Tuesday, June 07, 2016

When heroism doesn't help

Our instincts as science teachers is to celebrate our rock stars of science. Physics teachers shine a spotlight on Galileo, Einstein, Newton, Faraday among others. We praise their discoveries and praise the advancements they made for our understanding of the universe. We want our students to consider individuals who invented calculus or connected electricity and magnetism as nearly as important as a Kardashian. Hope springs eternal.

We are not going to stop doing this. Nor are my selfies with Neil deGrasse Tyson and Bill Nye coming down any time soon. However,...
Researchers found that students perform better in science where they read stories about how famous scientists struggled rather than when they read stories about what those scientists achieved.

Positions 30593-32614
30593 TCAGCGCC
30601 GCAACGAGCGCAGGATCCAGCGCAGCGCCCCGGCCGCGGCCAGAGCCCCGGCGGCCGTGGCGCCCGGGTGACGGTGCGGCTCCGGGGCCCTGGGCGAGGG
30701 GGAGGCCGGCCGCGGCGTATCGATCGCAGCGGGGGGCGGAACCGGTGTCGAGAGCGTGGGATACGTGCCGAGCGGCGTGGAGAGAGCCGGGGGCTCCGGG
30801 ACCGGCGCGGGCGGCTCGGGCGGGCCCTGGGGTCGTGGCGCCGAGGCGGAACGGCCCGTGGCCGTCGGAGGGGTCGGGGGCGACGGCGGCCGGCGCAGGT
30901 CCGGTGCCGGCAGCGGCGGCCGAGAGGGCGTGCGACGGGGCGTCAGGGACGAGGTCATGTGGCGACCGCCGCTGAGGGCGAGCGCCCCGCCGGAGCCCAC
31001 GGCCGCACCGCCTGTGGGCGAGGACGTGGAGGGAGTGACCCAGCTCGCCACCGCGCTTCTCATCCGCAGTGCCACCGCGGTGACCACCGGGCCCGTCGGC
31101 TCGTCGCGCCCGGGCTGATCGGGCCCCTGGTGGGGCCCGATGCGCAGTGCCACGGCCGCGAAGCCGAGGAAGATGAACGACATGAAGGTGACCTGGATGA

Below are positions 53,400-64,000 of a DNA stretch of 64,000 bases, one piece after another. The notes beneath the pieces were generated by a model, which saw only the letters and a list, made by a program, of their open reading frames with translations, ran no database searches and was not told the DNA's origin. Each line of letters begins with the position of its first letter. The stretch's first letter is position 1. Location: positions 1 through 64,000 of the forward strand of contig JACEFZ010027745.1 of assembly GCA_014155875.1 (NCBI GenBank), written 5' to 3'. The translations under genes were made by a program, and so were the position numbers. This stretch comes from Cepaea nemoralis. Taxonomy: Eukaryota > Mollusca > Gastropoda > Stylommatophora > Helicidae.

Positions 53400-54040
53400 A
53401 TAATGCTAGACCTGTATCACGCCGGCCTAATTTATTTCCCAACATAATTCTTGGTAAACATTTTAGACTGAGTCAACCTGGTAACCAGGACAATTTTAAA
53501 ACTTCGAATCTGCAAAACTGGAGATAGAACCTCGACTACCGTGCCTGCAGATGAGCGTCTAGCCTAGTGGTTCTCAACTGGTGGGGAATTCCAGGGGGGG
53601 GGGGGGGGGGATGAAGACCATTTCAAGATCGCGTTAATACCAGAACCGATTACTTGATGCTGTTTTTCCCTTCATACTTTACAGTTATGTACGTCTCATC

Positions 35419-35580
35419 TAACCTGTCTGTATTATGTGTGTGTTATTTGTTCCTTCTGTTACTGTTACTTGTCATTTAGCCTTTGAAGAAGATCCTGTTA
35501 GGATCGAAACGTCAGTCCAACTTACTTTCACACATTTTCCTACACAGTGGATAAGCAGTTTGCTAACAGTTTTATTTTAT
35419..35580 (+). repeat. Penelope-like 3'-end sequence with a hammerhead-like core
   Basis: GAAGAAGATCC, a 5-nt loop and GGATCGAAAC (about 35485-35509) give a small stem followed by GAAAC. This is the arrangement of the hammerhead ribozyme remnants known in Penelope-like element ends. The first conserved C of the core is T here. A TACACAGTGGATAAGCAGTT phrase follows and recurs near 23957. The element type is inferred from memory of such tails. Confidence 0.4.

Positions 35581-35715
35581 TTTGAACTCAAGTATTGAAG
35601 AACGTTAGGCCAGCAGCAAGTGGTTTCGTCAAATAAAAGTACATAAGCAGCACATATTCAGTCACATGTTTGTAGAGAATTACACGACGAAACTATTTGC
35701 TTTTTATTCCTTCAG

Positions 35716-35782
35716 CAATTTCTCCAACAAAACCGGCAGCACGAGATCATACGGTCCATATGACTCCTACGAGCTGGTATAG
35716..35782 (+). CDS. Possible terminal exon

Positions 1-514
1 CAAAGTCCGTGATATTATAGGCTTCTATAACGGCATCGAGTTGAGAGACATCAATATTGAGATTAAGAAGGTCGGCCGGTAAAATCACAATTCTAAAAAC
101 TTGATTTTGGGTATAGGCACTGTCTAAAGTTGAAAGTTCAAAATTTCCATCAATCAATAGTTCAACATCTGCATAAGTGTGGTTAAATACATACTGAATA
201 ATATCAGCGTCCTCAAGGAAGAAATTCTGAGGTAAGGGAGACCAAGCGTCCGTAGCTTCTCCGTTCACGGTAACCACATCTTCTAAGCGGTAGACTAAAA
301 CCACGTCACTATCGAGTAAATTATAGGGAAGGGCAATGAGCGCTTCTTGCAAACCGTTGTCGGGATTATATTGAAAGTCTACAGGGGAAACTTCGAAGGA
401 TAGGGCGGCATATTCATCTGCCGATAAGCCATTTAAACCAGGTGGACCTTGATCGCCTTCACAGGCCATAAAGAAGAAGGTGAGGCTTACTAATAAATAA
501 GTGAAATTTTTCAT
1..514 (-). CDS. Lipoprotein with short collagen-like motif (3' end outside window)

The story from Shankar Vedantham's "Hidden Brain" ran this morning on Morning Edition and can be found on NPR.org.

It is a rare person for whom math and physics are easy subjects. Those who have achieved great accomplishments in those fields are not necessarily fundamentally different from anyone else. What might set them apart is their response to the challenge. Many see a challenge and choose not to engage. They looked at the daunting obstacles and directed their mortal abilities toward overcoming them. They were not genetically predisposed toward genius. They saw the mystery and believed it could be unraveled.

1 comment:

cskesler said...

Good point – it's one reason that Faraday is a favorite of mine to hold up.